news station in Tehran took a direct hit from a satellite bomb, leveling
the entire block.
- At 9:15 AM, Baghdad time, the first Iranian missile struck
the Green Zone. For the next thirty minutes a torrent of missiles landed
on GPS coordinates carefully selected by Shiite militiamen with cell phones
positioned outside the Green Zone and other permanent US bases. Although
US and Israeli bomber pilots had destroyed 90% of the Iranian missiles,
enough Shahabs remained to fully destroy the Green Zone, the Baghdad airport,
and a US Marine base. Thousands of unsuspecting US soldiers died in the
early morning barrage. Not surprisingly, CNN and Fox withheld the great
number of casualties from American viewers.
- By 9:30 AM, gas stations on the US east coast began
to raise their prices. Slowly at first and then altogether in a panic,
the prices rose. $4 a gallon, and then $5 and then $6, the prices skyrocketed.
Worried motorists, rushing from work, roared into the nearest gas station,
radios blaring the latest reports of the pre-emptive attack on Iran. While
fistfights broke out in gas stations everywhere, the third Middle Eastern
war had begun.
- In Washington DC, the spin began minutes after the first
missile struck its intended target. The punitive strike--not really a war
said the harried White House spokesman--would further democracy and peace
in the Middle East. Media pundits mostly followed the party line.
By ridding Iran of weapons of mass destruction, Donald Rumsfeld declared
confidently on CNN, Iran might follow in the footsteps of Iraq, and enjoy
the hard won fruits of freedom.
- The president scheduled a speech at 2 PM. Gas prices
rose another two dollars before then. China and Japan threatened to
dump US dollars. Gold rose $120 an ounce. The dollar plummeted against
- CNN reported violent, anti-American protests in Paris,
London, Rome, Berlin and Dublin. Fast food franchises throughout Europe,
carrying American corporate logos, were firebombed.
- A violent coup toppled the pro-American Pakistan president.
On the New York Stock Exchange, prices fell in a frenzy of trading--except
for the major petroleum producers. A single, Iranian Shahab missile struck
Tel Aviv, destroying an entire city block. Israel vowed revenge, and threatened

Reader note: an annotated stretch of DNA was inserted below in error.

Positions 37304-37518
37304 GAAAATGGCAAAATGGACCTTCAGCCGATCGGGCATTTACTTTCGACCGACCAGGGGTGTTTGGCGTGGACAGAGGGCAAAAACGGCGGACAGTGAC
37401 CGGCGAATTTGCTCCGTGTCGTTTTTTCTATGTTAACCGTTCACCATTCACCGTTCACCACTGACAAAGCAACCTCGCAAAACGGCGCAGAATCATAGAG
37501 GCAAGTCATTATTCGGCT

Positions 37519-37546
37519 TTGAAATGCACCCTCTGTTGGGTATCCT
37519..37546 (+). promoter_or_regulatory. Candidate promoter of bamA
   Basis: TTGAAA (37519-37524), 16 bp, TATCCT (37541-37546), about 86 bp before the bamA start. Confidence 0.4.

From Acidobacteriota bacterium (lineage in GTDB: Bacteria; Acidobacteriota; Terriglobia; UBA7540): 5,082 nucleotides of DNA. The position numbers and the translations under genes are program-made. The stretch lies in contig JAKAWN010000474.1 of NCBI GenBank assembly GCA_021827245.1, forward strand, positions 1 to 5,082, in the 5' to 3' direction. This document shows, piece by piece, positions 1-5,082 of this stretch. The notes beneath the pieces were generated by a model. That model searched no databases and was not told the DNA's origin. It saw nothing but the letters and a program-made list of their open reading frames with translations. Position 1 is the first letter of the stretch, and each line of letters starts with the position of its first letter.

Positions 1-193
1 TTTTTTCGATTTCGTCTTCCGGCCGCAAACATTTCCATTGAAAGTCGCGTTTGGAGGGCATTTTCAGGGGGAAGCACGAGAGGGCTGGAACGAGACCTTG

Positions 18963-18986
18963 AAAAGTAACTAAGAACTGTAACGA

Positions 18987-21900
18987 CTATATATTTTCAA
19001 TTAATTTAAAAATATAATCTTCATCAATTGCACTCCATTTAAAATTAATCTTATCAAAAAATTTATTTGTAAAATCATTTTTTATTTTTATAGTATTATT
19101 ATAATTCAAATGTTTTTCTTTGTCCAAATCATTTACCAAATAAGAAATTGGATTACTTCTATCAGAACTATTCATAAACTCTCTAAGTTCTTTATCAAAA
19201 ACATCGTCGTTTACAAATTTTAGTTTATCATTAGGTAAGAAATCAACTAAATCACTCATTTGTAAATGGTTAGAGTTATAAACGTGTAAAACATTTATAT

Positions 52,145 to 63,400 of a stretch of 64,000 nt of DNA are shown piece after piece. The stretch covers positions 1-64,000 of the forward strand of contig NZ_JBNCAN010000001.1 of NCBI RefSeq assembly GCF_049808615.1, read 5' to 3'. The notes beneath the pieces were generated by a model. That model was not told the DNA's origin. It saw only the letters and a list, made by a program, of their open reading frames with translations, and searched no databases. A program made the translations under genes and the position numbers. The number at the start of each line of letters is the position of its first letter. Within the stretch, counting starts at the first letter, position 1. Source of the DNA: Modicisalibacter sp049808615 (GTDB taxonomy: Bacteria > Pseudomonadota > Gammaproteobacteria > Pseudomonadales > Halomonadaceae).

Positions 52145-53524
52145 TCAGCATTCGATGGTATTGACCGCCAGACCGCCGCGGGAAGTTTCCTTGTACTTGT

a nuclear strike on Tehran, before a hastily called UN General Assembly
in New York City eased tensions.
- An orange alert in New York City suddenly reddened to
a full-scale terror alarm when a package detonated on a Manhattan subway.
Mayor Bloomberg declared martial law. Governor Pataki ordered the New York
National Guard fully mobilized, mobilizing what few national guardsmen
remained in the state.
- President Bush looked shaken at 2 PM. The scroll
below the TV screen reported Persian Gulf nations halting production of
oil until the conflict could be resolved peacefully. Venezuelan president,
Hugo Chavez, announced a freeze in oil deliveries to the US would begin
immediately. Tony Blair offered to mediate peace negotiations, between
the US and Israel and Iran, but was resoundingly rejected.
- By 6 PM, Eastern Standard Time, gas prices had stabilized
at just below $10 a gallon. A Citgo station in Texas, near Fort Sam Houston Army
base, was firebombed. No one claimed responsibility. Terrorism was not
- At sunset, the call to prayer--in Tehran, Baghdad, Islamabad,
Ankara, Jerusalem, Jakarta, Riyadh--sounded uncannily like the buzzing
of enraged bees.
- USAF veteran, Douglas Herman correctly predicted the
aftermath of the attack on Iraq in his column: Shock & Awe Followed
by Block-To-Block. A Rense contributer, he is the author of
Guns of Dallas, available at Amazon.com. Contact him at firstname.lastname@example.org.